• Oregon Department of Environmental Quality (DEQ)-Toxics Use Reduction Program, Safer Choice Supporter: Oregon DEQ developed innovative projects with goals of building a community that purchases safer products and of directly supporting businesses in obtaining Safer Choice certification. In partnership with the Pollution Prevention Resource Center, Oregon DEQ’s team developed and implemented a Safer Chemical Alternatives Training Program that focused on increasing knowledge about Safer Choice-certified products.
     
  • The Procter & Gamble Company (P&G), Safer Choice Formulator-Product Manufacturer: P&G added 12 products to their Safer Choice-certified line and updated two formulations. P&G designed, formulated, and manufactured their first complete Safer Choice-certified brand portfolio that is a collection of fabric and home care products.
     
  • PurposeBuilt Brands, Safer Choice Formulator-Product Manufacturer: PurposeBuilt Brands added 12 products (with 27 SKUs) to their line of Safer Choice-certified products.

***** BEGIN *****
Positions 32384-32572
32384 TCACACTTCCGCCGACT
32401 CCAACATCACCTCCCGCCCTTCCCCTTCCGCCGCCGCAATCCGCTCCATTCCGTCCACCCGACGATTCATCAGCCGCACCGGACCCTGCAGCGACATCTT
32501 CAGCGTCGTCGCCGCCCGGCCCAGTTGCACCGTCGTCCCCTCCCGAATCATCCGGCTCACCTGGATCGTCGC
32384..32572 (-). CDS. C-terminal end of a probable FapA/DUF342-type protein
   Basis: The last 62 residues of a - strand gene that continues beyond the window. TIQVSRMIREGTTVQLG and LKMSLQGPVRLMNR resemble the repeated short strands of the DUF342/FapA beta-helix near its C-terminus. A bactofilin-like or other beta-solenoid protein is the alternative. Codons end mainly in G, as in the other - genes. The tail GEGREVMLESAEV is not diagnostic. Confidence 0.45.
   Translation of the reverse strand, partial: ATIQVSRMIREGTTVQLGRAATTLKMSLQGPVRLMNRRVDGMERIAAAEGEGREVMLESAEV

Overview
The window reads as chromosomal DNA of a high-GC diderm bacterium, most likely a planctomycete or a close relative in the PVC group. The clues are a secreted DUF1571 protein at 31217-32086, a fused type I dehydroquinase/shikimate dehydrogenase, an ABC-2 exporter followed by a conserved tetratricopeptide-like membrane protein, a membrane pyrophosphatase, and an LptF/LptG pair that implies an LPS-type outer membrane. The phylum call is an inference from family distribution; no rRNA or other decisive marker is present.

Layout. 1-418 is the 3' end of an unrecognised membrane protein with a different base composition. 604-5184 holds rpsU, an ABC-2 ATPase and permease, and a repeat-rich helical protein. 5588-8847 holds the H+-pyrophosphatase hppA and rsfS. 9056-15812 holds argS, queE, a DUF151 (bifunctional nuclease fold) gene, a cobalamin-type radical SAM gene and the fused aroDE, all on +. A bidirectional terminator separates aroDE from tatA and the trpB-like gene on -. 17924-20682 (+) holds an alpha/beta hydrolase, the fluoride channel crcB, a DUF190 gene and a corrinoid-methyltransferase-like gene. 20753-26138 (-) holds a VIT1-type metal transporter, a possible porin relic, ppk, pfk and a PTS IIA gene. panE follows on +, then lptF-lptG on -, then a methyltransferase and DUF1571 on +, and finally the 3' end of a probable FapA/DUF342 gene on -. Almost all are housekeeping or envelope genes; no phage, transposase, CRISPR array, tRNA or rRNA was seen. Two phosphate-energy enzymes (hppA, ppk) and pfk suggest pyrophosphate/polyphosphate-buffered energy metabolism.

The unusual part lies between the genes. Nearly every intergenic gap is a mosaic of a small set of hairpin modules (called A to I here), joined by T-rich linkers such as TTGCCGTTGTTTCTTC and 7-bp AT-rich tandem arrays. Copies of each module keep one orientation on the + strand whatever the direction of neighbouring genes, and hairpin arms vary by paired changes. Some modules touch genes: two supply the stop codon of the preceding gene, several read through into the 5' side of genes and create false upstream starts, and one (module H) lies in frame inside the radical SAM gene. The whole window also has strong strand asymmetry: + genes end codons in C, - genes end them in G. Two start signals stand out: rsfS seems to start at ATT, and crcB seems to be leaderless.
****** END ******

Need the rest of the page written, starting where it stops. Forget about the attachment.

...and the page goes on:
• Roger McFadden and Associates, LLC, Safer Choice Supporter: McFadden and Associates designed 21 products to meet Safer Choice criteria. Based on their pro bono technical recommendations, three health care facilities replaced eight cleaning products, amounting to 84,500 pounds, with Safer Choice-certified products.
     
  • Rust-Oleum Corporation, Safer Choice Formulator-Product Manufacturer: Rust-Oleum increased their offering of Safer Choice-certified products by 19 percent to 16 products (with 42 SKUs). They also began focusing on using concentrates and refillable bottles to reduce plastic use and emissions, contributing to EPA’s goal of addressing climate change.
     
  • Sea Mar Community Health Centers, Safer Choice Supporter: Sea Mar continued to act on the top two concerns for the Hispanic/Latino community identified during an earlier stakeholder meeting: the overuse of disinfectants and the common and dangerous practice of mixing cleaning products. Sea Mar conducted 100 trainings with Spanish-speaking households on safer cleaning practices, reaching 369 people with their training.
     
  • Sensitive Home, Safer Choice Formulator-Product Manufacturer: All of Sensitive Home’s 14 dish, laundry, and surface cleaners became Safer Choice-certified in 2020. Sensitive Home designed their products for sensitive people, including those with skin sensitivities, compromised immune systems, and respiratory issues.